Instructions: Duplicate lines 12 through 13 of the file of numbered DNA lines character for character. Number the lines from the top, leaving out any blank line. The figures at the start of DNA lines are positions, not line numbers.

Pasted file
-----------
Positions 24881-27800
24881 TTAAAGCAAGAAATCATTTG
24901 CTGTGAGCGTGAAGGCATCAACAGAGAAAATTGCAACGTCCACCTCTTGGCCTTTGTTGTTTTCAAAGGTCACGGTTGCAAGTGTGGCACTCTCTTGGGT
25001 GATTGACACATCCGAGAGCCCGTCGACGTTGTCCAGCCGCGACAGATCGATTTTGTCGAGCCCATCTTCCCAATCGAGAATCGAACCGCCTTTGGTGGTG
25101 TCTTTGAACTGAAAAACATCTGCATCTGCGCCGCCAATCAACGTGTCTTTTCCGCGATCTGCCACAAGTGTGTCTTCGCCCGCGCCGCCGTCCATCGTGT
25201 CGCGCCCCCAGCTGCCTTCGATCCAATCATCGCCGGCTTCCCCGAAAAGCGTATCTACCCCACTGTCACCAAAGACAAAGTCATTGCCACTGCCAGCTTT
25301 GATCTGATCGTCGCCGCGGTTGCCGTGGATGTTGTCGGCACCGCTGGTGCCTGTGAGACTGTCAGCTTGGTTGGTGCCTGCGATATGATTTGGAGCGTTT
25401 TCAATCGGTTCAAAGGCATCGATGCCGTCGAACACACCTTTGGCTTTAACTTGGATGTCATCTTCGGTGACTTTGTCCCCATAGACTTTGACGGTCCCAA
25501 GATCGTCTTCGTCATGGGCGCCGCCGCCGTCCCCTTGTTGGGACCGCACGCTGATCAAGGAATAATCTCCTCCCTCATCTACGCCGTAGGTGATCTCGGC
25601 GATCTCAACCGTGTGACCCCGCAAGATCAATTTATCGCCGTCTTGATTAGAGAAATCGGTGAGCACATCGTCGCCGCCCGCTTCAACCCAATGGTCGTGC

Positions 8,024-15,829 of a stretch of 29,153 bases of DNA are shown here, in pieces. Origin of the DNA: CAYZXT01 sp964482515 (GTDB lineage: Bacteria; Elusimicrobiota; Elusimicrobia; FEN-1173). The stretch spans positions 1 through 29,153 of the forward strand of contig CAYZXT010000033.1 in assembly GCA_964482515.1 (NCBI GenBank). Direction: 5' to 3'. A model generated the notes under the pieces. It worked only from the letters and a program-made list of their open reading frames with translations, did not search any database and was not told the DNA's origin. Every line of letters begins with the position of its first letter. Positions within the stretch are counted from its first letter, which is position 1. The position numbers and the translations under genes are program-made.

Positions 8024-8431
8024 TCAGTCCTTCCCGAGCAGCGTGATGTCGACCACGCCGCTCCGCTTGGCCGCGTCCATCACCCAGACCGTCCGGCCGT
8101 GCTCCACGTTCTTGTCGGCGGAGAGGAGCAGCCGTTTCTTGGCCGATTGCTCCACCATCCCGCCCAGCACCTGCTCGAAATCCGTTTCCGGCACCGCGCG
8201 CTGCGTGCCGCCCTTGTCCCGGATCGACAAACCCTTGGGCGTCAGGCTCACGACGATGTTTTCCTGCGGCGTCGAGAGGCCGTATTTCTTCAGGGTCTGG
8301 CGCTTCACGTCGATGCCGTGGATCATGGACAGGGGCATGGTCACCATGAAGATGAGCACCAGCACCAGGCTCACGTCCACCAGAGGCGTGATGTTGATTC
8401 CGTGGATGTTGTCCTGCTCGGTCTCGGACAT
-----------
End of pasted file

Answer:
Positions 8024-8431
8024 TCAGTCCTTCCCGAGCAGCGTGATGTCGACCACGCCGCTCCGCTTGGCCGCGTCCATCACCCAGACCGTCCGGCCGT